NLRB’s Solomon Responds to Boeing Letter As Controversy Continues Over Legal Dispute

Addressing the controversy over his authorization of an unfair labor practice complaint against Boeing Co., National Labor Relations Board Acting General Counsel Lafe E. Solomon May 9 said there was “nothing remarkable or unprecedented” about his action, which he took only after a thorough investigation and careful review by NLRB employees.

Solomon’s comments accompanied the release of a written response he sent to Boeing’s General Counsel J. Michael Luttig, who May 3 criticized the complaint, which alleged Boeing unlawfully transferred some production of its 787 Dreamliner airplanes from Washington state to South Carolina. In a lengthy letter to Solomon, Luttig charged the complaint rested on misstatements about Boeing’s conduct “that cannot be credibly maintained under law.”

In brief response to Luttig, Solomon said he disagrees with Luttig’s contentions, but believes the ”appropriate forum” to test the position of the parties “is through the development of an evidentiary record on which an administrative law judge can make a decision which can be reviewed by the Board and ultimately the Courts.”

Solomon authorized an April 20 unfair labor practice complaint alleging Boeing illegally transferred some of the planned assembly of its Dreamliners to South Carolina because employees at Boeing’s Puget Sound facilities supported lawful International Association of Machinists strikes against the company (77 DLR AA-1, 4/21/11).

But Luttig argued in his letter to the acting general counsel that South Carolina workers will be handling only “new work” needed to meet “historic demand” for the jetliner, which has not yet gone into production (86 DLR A-12, 5/4/11).

Asserting that “no work—none at all—was ‘removed’ or ‘transferred’ from Puget Sound,” Luttig insisted that the company’s creation of jobs in South Carolina has not adversely affected any union-represented employee. He argued that the NLRB complaint mischaracterized statements by Boeing officials in support of its allegation that the company’s building a second assembly line in South Carolina was improperly motivated by the lawful union activity of its Puget Sound employees.

The Boeing dispute has sparked political controversy, as nineteen Republican senators told President Obama in a May 4 letter they consider the NLRB complaint against Boeing to be a “government-led act of intimidation” against employers that build manufacturing plants in right-to-work states. They vowed to block confirmation of two of Obama’s nominees to the agency if the White House does not withdraw the nominations (87 DLR A-10, 5/5/11).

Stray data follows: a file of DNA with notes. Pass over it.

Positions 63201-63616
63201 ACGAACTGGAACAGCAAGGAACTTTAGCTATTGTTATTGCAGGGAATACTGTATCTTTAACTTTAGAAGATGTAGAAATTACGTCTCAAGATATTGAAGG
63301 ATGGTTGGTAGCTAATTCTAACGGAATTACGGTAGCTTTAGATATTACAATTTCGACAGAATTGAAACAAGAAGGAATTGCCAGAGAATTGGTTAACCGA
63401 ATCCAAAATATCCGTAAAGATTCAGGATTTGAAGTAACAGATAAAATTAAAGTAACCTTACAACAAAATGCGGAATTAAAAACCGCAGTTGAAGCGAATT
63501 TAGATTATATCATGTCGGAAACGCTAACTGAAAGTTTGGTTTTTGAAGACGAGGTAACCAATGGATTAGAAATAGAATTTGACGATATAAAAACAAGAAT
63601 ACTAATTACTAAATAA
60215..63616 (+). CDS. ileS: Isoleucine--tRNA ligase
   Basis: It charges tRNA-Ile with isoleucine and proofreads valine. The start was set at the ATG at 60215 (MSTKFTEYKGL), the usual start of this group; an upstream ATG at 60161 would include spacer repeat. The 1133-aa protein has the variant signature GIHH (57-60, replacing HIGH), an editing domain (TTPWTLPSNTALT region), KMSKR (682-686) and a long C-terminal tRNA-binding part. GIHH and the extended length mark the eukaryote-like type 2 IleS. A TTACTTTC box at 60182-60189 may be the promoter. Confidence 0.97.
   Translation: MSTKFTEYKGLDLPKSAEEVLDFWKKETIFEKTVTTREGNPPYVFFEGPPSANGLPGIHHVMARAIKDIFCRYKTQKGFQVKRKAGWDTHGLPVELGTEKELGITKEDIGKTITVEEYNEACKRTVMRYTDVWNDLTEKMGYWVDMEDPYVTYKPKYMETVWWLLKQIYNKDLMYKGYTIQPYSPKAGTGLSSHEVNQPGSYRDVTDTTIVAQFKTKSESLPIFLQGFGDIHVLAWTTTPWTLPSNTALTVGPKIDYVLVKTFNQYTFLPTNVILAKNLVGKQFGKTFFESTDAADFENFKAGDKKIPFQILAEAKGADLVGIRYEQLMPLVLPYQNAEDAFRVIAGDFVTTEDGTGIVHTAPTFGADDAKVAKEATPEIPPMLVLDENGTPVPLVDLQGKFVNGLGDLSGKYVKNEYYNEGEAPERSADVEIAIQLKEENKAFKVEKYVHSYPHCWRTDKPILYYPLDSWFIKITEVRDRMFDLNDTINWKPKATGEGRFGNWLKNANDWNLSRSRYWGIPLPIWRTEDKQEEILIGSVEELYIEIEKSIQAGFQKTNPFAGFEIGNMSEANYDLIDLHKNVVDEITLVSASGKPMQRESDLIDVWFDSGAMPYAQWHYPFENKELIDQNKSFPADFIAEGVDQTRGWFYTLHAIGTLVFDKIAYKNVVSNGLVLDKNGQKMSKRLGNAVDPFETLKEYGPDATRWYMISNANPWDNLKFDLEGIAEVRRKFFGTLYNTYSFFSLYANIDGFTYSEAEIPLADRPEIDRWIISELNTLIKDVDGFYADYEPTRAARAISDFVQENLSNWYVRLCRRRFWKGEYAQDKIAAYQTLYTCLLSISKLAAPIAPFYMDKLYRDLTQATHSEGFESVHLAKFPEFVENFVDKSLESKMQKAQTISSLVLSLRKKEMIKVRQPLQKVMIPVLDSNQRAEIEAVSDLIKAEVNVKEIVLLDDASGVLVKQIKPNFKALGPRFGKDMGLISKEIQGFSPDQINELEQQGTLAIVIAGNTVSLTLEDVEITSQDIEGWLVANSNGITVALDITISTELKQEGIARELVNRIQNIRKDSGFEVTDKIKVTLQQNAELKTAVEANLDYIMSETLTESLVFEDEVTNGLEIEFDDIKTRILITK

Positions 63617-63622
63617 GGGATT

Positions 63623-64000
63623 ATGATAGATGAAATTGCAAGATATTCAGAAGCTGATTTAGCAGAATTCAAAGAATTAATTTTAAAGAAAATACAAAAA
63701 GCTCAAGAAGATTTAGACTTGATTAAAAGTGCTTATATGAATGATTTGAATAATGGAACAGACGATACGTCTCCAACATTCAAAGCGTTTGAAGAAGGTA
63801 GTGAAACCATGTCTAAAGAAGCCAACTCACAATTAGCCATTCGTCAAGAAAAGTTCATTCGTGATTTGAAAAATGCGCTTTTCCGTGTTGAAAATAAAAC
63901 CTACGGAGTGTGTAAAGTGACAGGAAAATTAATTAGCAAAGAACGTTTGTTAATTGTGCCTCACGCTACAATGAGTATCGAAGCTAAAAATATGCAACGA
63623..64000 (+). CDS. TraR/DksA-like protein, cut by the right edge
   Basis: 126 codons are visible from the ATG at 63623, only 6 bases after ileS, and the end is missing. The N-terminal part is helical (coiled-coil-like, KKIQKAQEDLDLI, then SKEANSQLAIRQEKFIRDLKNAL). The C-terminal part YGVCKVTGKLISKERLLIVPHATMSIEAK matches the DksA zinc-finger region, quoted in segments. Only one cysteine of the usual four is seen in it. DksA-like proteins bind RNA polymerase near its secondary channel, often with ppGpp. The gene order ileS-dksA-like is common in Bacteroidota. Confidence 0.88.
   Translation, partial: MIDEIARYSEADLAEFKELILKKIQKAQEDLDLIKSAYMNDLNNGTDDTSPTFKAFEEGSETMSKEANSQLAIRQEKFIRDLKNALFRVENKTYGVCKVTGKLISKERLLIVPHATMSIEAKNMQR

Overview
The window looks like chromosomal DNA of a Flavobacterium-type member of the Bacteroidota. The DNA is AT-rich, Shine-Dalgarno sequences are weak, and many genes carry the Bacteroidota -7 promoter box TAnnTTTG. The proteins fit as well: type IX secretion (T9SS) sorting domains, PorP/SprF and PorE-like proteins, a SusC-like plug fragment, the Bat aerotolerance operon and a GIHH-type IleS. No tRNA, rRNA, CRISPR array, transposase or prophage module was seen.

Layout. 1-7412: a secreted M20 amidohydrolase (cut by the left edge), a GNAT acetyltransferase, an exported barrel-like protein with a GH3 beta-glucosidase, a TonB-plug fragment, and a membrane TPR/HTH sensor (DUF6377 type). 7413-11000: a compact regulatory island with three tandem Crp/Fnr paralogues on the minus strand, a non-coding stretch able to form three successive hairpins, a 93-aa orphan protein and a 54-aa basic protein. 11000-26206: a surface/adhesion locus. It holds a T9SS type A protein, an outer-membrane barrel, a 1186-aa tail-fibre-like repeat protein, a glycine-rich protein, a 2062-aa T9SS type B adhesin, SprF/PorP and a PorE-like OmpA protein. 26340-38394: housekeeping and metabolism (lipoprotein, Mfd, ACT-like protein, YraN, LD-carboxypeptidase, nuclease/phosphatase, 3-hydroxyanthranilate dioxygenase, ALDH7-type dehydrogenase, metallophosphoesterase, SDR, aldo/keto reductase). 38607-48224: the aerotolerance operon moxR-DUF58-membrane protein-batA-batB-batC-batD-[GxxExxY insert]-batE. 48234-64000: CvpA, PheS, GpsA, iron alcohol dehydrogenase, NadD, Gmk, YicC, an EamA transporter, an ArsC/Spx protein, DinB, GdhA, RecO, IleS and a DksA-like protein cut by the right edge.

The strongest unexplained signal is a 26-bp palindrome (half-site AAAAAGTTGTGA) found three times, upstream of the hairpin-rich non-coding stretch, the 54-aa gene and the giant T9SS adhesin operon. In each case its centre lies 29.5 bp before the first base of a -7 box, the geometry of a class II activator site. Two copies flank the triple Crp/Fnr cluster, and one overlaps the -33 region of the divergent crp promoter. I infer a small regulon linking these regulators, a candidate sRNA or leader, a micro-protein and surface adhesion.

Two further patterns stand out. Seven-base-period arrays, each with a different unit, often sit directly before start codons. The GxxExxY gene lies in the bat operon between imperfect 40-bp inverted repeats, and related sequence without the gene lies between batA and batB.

A House committee is also moving to investigate the Boeing case. In a May 5 letter to Solomon, Education and the Workforce Committee Chairman John Kline (R-Minn.) and Phil Roe (R-Tenn.), chairman of the panel’s Health, Employment, Labor and Pensions Subcommittee, expressed concern that the case “could have significant consequences for job-creators and workers. They made a formal request for documents explaining and supporting the acting general counsel’s decision to issue the complaint.

Republicans Attacking All of Labor, IAM Says

Meanwhile, addressing the NLRB complaint May 9, Richard Michalski, general vice president of IAM, contended that the “right-wing” response is “raising the stakes and they’re actually attacking all of labor.”

Addressing delegates to an IAM legislative conference being held in Washington, D.C., May 9-12, Michalski cited another letter sent by Republican Senators last week, this one from nine Republicans on the Senate Health, Education, Labor, and Pensions Committee to Solomon, condemning the NLRB as well as the acting general counsel (85 DLR A-1, 5/3/11).

In addition, he alleged that during the investigation leading up to the issuance of the complaint, Sen. Lindsey Graham (R-S.C.) threatened NLRB officers and investigators, telling them that if the complaint were issued there would be “severe and economic consequences.”

Michalski said “this is a defining moment,” adding it is “an attack on all of labor. Can you image, the National Mediation Board, if you’re in transportation, or the NLRB, they would be timid if they get smacked down on this thing. You’ll never get a charge issued on anything because a precedent has been set. A senator …can attack us blatantly and get away with it. Well, they’re not going to get away with it,” he said.

When asked to comment on the allegations, Graham’s communication director told BNA in a May 9 e-mail, “Senator Graham has made it clear that if the NLRB is successful it will do damage to the South Carolina economy. ”

As for the complaint itself, Michalski told the delegates to let their representatives know that Boeing engaged in a “clear violation” of the National Labor Relations Act. What the company did amounted to “retribution and revenge” for workers’ exercising their right to strike, he said. “There is no halfpregnant statement here. Either they are right or they are wrong, and in this case they are wrong,” he added.

By Lawrence E. Dubé and Michelle Amber @ BNA